Radiation therapy has played an important role in controlling tumor growth in many patients with cancer. In patients with oral squamous cell carcinoma (OSCC), radiation therapy is currently the standard adjuvant treatment. However, radiation therapy is sometimes ineffective, because cancer cells can be refractory to radiation therapy. A relationship between radioresistance and expression of several genes, i.e., RAS,1RAF12 and BCL2,3 has been reported. It also has been proposed that the Ras/PI3K/Act pathway is associated with radioresistance both in vivo and in vitro in several human cancers, i.e., those of the larynx,4 uterine cervix,4 head and neck,5 bladder,4, 6, 7, 8 colon,4, 7, 8 breast4, 9 and fibrosarcoma.8 Moreover, recent studies have identified genes related to the radioresistance and radiosensitivity of human cancers10, 11, 12, 13, 14, 15 in comprehensive gene expression profiles by microarray analysis.
In oral malignancies including OSCCs, COX-2,16 glycerol,17 14-3-3 sigma protein,18 DNA-PK complex protein,19 DNA contact mutation of p5320 and NF- kappaB21 may be related to radioresistance. Although these findings have achieved a partial understanding of the molecular mechanisms responsible for cellular radiosensitivity, the entire process remains to be clarified. Because the complex mechanism of radioresistance cannot be explained by a small number of genes, it is necessary to analyze simultaneous expression levels of thousands of genes. In this context, the emerging microarray technology provides the ability to comparatively analyze mRNA expression of thousands of genes in parallel. However, little is known about comprehensive gene expression profiles related to the radioresistance of OSCC using microarray analysis.22
Our previous study showed that the radiosensitivity of OSCC cell lines differs greatly in their response to X-ray radiation as assessed by clonogenic survival assay.22 In the current study, we performed microarray analysis using high-density Affymetrix Human Genome-U133 plus 2.0 GeneChip arrays containing 54,675 probe sets (Affymetrix, Santa Clara, CA) to compare gene expression patterns among the cell lines with or without radioresistance after X-ray irradiation. Furthermore, the genes identified were analyzed for network and gene ontology by Ingenuity Pathway Analysis (IPA) software (Ingenuity Systems, Mountain View, CA) to identify networks of interacting genes and other functional groups.23 In addition, further selected genes confirmed the microarray data by real-time quantitative reverse transcriptase–polymerase chain reaction (qRT–PCR).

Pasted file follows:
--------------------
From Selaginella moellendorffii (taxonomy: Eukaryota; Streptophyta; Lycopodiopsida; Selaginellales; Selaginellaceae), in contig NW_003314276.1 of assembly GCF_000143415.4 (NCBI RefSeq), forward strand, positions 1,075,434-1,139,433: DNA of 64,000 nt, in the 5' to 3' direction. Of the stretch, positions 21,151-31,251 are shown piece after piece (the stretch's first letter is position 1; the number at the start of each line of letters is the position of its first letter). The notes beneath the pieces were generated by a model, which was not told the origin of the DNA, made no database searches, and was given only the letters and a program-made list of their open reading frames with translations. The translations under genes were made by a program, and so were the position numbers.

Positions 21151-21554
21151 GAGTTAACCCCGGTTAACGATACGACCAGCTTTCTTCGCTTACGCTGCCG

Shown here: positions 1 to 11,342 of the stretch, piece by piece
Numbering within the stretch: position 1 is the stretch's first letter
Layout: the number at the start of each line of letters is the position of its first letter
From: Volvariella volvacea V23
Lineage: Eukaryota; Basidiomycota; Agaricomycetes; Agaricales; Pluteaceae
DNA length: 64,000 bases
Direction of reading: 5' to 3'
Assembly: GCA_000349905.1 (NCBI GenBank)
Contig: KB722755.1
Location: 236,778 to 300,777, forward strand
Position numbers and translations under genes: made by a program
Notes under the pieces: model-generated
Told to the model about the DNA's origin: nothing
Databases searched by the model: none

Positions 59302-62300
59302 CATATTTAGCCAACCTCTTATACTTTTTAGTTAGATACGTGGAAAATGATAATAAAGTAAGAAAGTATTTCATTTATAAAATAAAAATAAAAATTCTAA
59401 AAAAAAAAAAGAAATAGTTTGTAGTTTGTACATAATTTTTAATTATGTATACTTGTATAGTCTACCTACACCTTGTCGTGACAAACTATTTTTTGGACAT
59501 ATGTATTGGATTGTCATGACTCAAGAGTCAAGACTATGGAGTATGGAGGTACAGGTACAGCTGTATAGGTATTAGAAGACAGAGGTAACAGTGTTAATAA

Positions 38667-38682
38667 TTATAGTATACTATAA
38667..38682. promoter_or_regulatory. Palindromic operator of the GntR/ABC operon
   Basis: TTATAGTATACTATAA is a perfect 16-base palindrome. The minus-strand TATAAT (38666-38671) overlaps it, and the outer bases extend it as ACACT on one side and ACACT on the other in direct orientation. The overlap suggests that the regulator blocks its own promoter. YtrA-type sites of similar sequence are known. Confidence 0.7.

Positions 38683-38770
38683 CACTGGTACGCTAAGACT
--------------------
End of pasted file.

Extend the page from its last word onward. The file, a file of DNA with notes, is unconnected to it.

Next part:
A calls, absent calls; GAPDH, glyceraldehyde-3-phosphate dehydrogenase; IPA, ingenuity pathway analysis; OSCC, oral squamous cell carcinoma; P calls, present calls; qRT-PCR, quantitative reverse transcriptase–polymerase chain reaction; SD, standard deviation.
Material and methods
Cell lines and culture conditions
The human OSCC-derived cell lines, HSC2 and HSC3 (Human Science Research Resources Bank, Osaka, Japan), were prepared for this study. The cells were maintained in Dulbecco's modified Eagle's medium F-12 HAM (Sigma Chemical, St. Louis, MO) supplemented with 10% heat-inactivated fetal bovine serum and 50 units/ml penicillin and streptomycin. All cultures were grown at 37°C in a humidified atmosphere of 5% carbon dioxide for routine growth.
Irradiation using X-rays
The cells were plated in 75-mm2 tissue culture dishes containing 10 ml of medium, allowed to grow to 70–80% confluence, and then irradiated with 3 single radiation doses (2, 4 and 8 Gy) using X-ray irradiation equipment (MBR-1520R-3; Hitachi, Tokyo, Japan) from a distance of 55 cm.
Isolation of RNA
Total RNA was extracted with TRIzor reagent (Invitrogen Life Technologies, Carlsbad, CA) from X-ray irradiated and nonirradiated cells 1, 2, 4, 8 and 12 hr after X-ray irradiation, according to the manufacturer's instructions. The quality of the total RNA was determined by Bioanalyzer (Agilent Technologies, Palo Alto, CA).
Hybridization of RNAs to oligonucleotide arrays and data analysis